associatedtype Iterator: IteratorProtocol
  func map<T>(...) -> [T] // Iterable where .Iterator.Element == T
  func filter(...) -> [Iterator.Element] // Iterable where .Iterator.Element == Self.Iterator.Element
  func forEach(...)
  func makeIterator() -> Iterator
  var underestimatedCount: Int { get }
}

public protocol Sequence: Iterable { // Maybe OrderedSequence just to make the well-defined-order requirement explicit
  associatedtype SubSequence
  func dropFirst(...) -> SubSequence // Sequence where .Iterator.Element == Self.Iterator.Element
  func dropLast(...) -> SubSequence // " "
  func drop(while...) -> SubSequence // " "
  func prefix(...) -> SubSequence // " "
  func prefix(while...) -> SubSequence // " "
  func suffix(...) -> SubSequence // " "
  func split(...where...) -> [SubSequence] // Iterable where .Iterator.Element == (Sequence where .Iterator.Element == Self.Iterator.Element)
}

(The comments, of course, would be more sensible types once the ideas can actually be expressed in Swift)

Then unordered collections (Set and Dictionary) would just conform to Iterable and not Sequence, so ALL the methods on those classes would make logical sense and have well-defined behavior; no change would be needed for ordered collections.

Now, the practical matter. If this were Swift 1->2 or 2->3, I doubt there would be a significant issue with actually making this change. Unfortunately, we're well beyond that and making a change this deep is an enormous deal. So I see two ways forward.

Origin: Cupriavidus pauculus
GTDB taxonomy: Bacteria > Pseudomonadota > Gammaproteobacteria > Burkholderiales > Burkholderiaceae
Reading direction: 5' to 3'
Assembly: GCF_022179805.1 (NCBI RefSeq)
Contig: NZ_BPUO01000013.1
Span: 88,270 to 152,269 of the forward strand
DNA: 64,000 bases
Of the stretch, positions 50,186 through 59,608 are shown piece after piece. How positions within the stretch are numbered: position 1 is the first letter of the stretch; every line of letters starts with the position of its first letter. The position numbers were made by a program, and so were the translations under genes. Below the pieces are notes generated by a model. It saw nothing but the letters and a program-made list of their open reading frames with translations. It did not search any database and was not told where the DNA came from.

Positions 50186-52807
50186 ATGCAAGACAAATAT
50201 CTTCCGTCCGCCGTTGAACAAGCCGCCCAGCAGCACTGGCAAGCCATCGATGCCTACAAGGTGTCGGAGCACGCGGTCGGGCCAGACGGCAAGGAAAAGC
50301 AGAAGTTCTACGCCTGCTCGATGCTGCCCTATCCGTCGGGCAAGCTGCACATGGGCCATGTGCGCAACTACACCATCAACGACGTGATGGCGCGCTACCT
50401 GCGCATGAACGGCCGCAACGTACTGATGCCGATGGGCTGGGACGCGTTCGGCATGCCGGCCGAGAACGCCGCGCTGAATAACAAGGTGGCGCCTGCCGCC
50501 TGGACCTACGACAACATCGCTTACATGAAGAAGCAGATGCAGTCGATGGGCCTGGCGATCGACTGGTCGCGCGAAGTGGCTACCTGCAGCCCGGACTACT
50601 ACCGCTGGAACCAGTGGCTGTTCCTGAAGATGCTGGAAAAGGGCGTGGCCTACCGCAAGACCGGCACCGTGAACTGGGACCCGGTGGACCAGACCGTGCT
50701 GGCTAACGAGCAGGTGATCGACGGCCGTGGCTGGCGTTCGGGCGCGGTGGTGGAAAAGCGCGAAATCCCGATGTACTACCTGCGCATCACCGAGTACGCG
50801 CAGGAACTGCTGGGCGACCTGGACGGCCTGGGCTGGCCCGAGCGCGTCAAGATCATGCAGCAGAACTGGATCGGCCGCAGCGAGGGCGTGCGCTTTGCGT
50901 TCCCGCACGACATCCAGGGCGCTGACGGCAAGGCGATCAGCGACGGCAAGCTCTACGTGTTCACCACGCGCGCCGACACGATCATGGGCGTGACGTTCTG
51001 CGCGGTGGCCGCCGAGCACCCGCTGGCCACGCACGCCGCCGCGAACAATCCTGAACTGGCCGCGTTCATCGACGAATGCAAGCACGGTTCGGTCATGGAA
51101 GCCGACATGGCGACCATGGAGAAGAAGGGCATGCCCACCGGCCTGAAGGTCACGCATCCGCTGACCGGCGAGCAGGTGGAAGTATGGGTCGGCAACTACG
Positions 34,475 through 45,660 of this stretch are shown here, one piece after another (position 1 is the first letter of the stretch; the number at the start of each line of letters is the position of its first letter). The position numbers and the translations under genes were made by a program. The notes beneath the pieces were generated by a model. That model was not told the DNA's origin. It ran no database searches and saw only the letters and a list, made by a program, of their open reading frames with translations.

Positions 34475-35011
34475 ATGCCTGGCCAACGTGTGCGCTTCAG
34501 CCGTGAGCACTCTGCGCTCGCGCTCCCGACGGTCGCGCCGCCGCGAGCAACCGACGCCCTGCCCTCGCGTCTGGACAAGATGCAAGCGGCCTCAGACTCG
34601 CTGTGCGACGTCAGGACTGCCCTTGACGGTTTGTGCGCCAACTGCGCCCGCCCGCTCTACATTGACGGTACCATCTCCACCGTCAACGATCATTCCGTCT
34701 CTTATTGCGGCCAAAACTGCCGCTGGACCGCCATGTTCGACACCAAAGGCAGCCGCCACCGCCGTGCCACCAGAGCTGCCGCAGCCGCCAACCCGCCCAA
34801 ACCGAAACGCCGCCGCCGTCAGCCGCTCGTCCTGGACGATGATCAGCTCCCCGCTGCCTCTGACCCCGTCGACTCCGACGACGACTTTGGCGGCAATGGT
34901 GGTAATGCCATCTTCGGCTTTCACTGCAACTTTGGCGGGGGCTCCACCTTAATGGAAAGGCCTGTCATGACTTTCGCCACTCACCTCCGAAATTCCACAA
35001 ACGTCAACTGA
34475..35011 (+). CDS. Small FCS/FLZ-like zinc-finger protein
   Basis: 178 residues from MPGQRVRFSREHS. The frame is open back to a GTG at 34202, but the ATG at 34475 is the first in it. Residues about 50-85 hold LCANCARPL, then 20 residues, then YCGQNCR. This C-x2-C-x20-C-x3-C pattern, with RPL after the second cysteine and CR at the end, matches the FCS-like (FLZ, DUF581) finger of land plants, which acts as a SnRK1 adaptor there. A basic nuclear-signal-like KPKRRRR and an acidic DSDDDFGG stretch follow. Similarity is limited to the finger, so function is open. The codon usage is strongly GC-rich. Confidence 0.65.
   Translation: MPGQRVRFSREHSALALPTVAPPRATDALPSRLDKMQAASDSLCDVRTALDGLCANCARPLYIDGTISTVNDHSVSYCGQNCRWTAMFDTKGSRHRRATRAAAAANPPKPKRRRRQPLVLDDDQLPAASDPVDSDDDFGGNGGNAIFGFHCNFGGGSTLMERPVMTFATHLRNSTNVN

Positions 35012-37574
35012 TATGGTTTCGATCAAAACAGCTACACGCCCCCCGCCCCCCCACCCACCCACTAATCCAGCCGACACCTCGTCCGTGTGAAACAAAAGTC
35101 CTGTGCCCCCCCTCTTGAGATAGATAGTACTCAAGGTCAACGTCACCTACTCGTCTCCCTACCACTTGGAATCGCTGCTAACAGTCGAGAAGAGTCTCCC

1. We could go ahead and make this separation. Although it's a potentially large breaking change, I would argue that because the methods are ill-defined anyway, the breakage is justified and a net benefit.

2. We could try and think of a way to make the distinction between ordered and unordered "sequences" in a less-breaking manner. Unfortunately, I don't have a good suggestion for this, but if anyone has ideas, I'm all ears. Or eyes, as the case may be.

On Oct 12, 2017, at 4:24 PM, Xiaodi Wu via swift-evolution <swift-evolution@swift.org <mailto:swift-evolution@swift.org>> wrote:

Rename Sequence.elementsEqual

Proposal: SE-NNNN <https://gist.github.com/xwu/NNNN-rename-elements-equal.md>
Authors: Xiaodi Wu <https://github.com/xwu>
Review Manager: TBD
Status: Awaiting review

Introduction
The current behavior of Sequence.elementsEqual is potentially confusing to users given its name. Having surveyed the alternative solutions to this problem, it is proposed that the method be renamed to Sequence.lexicographicallyEquals.
<https://gist.github.com/xwu/1f0ef4e18a7f321f22ca65a2f56772f6#introduction>
[...]